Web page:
It all boils down to one basic fact. We all have opinions, and more than anything, what makes a good story is subjective. I can’t understand David Foster Wallace, and would rather use his novels as kindling for a crackling winter hearth fire, but someone loves him. Similarly, an avid reader of horror novels isn’t going to like a Nicholas Sparks book.

Disliking a story, and by extension giving a story a negative critique, doesn’t mean it’s bad. Sometimes it just means the story wasn’t the reader’s cup of tea.

Following that, I will now mention some suggestions critiquers have posted that I have chosen to ignore.

In one chapter from Bruised, I described Hunter’s morning regime where he is shaving. One person (somebody I deeply admire) said it was too much detail, but nobody else said this. I kept the detail because it tells us about how Astor thinks his facial ‘tickles’ if he doesn’t shave (I don’t need to explain any further on this really.)

In ‘In Between Dreams’, Cleo’s mother died during child birth and she calls her father ‘Daddy’ even though she’s 24. Some people said to use Dad, but Cleo’s character has a close bond with her father and WOULD call him Daddy. I chose to keep it.

In the same novel, I had some child dialogue where the child said, “You always said lying was bad. Why did you make me lie?” and someone suggested I take out the first line. But a child would speak like this.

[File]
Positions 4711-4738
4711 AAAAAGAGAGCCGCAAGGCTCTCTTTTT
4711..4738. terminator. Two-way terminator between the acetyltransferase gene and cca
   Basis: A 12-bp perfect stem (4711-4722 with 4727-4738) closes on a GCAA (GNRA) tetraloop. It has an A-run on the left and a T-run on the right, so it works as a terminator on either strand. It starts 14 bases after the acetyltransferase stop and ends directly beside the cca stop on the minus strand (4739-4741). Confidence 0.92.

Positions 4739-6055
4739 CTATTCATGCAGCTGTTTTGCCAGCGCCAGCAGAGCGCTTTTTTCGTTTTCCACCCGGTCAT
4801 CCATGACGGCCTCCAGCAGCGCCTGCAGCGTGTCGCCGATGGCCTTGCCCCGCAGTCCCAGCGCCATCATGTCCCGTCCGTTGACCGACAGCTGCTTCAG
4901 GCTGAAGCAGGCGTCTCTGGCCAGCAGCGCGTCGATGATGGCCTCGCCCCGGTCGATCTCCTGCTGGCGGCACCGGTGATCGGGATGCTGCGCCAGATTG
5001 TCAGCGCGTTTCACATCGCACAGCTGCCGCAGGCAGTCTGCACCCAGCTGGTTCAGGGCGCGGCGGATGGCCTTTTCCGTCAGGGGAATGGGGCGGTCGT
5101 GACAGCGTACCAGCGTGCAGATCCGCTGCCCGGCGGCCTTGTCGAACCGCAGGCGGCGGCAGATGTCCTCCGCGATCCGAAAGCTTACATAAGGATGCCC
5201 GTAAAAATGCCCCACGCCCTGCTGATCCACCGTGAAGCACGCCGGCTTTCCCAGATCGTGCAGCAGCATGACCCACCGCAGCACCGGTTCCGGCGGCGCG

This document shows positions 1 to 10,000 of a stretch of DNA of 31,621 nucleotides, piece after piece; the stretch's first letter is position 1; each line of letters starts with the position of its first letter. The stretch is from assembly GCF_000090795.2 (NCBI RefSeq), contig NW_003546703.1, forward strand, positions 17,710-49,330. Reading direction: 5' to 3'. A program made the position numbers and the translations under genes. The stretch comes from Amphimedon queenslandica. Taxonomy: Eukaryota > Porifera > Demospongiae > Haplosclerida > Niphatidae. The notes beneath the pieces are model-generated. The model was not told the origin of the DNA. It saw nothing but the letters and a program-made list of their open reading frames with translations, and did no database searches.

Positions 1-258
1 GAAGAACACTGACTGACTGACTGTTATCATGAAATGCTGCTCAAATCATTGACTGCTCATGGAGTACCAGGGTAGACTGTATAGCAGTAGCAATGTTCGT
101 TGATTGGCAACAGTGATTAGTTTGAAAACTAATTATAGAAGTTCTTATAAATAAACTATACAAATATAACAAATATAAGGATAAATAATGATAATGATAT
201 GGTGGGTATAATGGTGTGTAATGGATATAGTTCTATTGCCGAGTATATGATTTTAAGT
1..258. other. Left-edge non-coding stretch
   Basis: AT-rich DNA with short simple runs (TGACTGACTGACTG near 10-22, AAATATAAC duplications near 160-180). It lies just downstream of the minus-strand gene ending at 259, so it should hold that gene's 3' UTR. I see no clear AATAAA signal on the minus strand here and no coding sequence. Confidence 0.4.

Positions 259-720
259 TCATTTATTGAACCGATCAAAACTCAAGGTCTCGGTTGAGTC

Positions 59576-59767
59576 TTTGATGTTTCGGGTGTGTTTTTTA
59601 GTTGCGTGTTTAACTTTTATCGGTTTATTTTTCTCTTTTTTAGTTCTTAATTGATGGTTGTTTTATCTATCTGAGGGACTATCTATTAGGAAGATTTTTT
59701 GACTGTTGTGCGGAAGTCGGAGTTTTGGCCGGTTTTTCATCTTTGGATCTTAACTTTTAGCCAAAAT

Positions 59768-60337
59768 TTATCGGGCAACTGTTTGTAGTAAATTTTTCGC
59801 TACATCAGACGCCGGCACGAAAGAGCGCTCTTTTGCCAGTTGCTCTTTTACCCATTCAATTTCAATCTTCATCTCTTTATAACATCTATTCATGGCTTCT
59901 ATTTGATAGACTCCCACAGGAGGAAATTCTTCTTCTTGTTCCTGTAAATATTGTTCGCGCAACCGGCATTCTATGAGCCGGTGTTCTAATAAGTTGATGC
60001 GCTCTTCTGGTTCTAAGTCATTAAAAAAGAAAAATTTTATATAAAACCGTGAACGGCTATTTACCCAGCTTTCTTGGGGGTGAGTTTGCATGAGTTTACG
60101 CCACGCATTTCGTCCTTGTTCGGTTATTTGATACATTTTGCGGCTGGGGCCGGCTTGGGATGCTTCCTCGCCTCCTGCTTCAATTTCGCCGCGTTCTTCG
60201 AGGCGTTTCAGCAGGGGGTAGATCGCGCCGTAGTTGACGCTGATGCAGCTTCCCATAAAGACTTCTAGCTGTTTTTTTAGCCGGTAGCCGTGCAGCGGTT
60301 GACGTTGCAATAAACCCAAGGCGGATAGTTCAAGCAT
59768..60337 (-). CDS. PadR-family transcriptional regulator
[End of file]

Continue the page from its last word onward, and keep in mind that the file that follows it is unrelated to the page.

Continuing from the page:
In ‘Bruised’, Hunter calls Evelyn ‘bud’. Yes, I know it’s a nickname for boys, but this guy has no clue how to handle children and especially little girls. I refuse to change this because that’s something thats clearly part of his character.

The point of this post is to remind writers that when receiving critiques that you cannot take every piece of advice. At some point it stops becoming your writing and becomes how somebody wants you to write.

If you have receive any criticisms that you didn’t agree with, I’d love to hear that and why you didn’t take their advice. Let’s not forget that writing is all subjective.

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This entry was published on June 29, 2013 at 8:49 pm. It’s filed under Uncategorized and tagged , , , , , . Bookmark the permalink. Follow any comments here with the RSS feed for this post.

5 thoughts on “Writing Critiques: When Do You Stop Listening?